Hopefully this helps you get your tests running with Typemock Isolator outside Visual Studio. Happy testing!

net, aspnet comments edit

I came across this trick while perusing the Autofac code base with the new MVC3 integration. You no longer have to register the HttpModule that disposes of request lifetime scopes because they do it for you dynamically. Figuring out how they did it revealed two really cool little tricks I’ve not seen documentation on.

Trick #1:System.Web.PreApplicationStartMethodAttribute

.NET 4 adds a new attribute that allows you to programmatically do things just before application startup (that is, before Application_Start in your Global.asax). ASP.NET MVC3, for example, uses this hook to register build providers for the Razor view engine so you won’t have to do it manually in web.config.

To use it, first create a static class with a static method in it that contains your application startup logic. Be sure to guard against it getting called twice by having a flag indicating if it was called (sort of the way you track whether Dispose was called):

namespace MyNamespace
  private bool _startWasCalled = false;
  public static class PreApplicationStartCode
    public static void Start()
        _startWasCalled = true;
        // Do your startup logic here.

You don’t have to call your class “PreApplicationStartCode,” nor do you have to call the method “Start,” but that seems to be the convention.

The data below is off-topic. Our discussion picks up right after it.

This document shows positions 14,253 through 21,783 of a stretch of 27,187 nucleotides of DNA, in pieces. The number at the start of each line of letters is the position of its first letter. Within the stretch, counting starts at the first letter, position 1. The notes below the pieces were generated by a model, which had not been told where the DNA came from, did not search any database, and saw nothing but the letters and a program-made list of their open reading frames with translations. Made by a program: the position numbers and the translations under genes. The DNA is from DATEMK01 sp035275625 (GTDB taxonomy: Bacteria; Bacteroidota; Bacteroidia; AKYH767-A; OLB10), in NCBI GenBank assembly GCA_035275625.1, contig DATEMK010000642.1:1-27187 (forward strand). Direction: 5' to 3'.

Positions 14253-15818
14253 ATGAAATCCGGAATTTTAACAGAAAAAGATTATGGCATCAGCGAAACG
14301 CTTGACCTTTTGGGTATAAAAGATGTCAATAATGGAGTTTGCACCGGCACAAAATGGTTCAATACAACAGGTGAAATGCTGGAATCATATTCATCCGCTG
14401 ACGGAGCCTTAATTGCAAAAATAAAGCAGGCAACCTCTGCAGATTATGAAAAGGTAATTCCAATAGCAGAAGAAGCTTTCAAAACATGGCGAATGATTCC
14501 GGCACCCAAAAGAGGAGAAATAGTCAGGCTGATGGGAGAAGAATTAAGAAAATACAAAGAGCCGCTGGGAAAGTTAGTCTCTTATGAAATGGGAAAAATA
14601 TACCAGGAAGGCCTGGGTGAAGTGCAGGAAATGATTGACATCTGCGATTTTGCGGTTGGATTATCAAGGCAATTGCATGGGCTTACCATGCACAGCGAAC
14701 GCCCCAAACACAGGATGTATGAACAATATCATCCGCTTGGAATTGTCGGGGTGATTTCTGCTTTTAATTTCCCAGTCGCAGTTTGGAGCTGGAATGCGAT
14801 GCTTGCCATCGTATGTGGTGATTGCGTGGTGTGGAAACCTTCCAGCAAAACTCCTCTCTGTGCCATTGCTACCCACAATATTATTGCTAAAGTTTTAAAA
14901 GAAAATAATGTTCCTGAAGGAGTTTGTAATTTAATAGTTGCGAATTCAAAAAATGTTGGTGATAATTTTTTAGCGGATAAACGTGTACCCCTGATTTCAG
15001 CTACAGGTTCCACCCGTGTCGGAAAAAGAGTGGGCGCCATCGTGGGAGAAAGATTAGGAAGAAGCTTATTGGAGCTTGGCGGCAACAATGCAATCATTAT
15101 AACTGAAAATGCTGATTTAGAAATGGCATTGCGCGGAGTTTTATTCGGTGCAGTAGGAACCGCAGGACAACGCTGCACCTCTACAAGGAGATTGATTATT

Once you have that class and method, mark your assembly with the attribute and point to your method:

[assembly: PreApplicationStartMethod(typeof(MyNamespace.PreApplicationStartCode), "Start")]

When the application starts, the System.Web.Hosting.HostingEnvironment.Intialize() method calls System.Web.Compilation.BuildManager.CallPreStartInitMethods() (all of that is internal, of course) and magic happens - your application startup logic runs.

Trick #2:Microsoft.Web.Infrastructure.DynamicModuleHelper.DynamicModuleUtility.RegisterModule

The Microsoft.Web.Infrastructure assembly seems to have appeared along with MVC3 and WebMatrix. The DynamicModuleUtility.RegisterModule method is a ridiculously helpful and equally ridiculously undocumented method that allows you to add an IHttpModule to the request pipeline programmatically so you don’t have to put an entry into web.config. You just pass it the type of the IHttpModule implementation and it gets added to the pipeline:


The only catch is… you need to call it just before application startup. (See where I’m going with this?)

Tie it together: Call DynamicModuleUtility.RegisterModule() from inside PreApplicationStartCode.Start() and you can programmatically add HttpModules to the request pipeline.

Pretty nifty, huh?

Again, I saw this first in the Autofac codebase, so props to Alex Meyer-Gleaves (who added that code to the MVC3 support in Autofac) for figuring that one out.

net, build comments edit

I’m upgrading a project to the released version of WiX and found an issue that causes .wixobj files to be created in your source tree in unfortunate locations at build time. I’ve filed the issue on SourceForge, but for folks running across it, I thought I’d post here as well including the workaround.

If you have a .wixproj that contains .wxs files that are included via relative path outside of the folder structure below the .wixproj, the intermediate objects (.wixobj) get placed in odd/incorrect locations based on the source external .wxs files. What this looks like in the wild is that random .wixobj files just sort of “materialize” during the build and you can’t figure out where they’re coming from.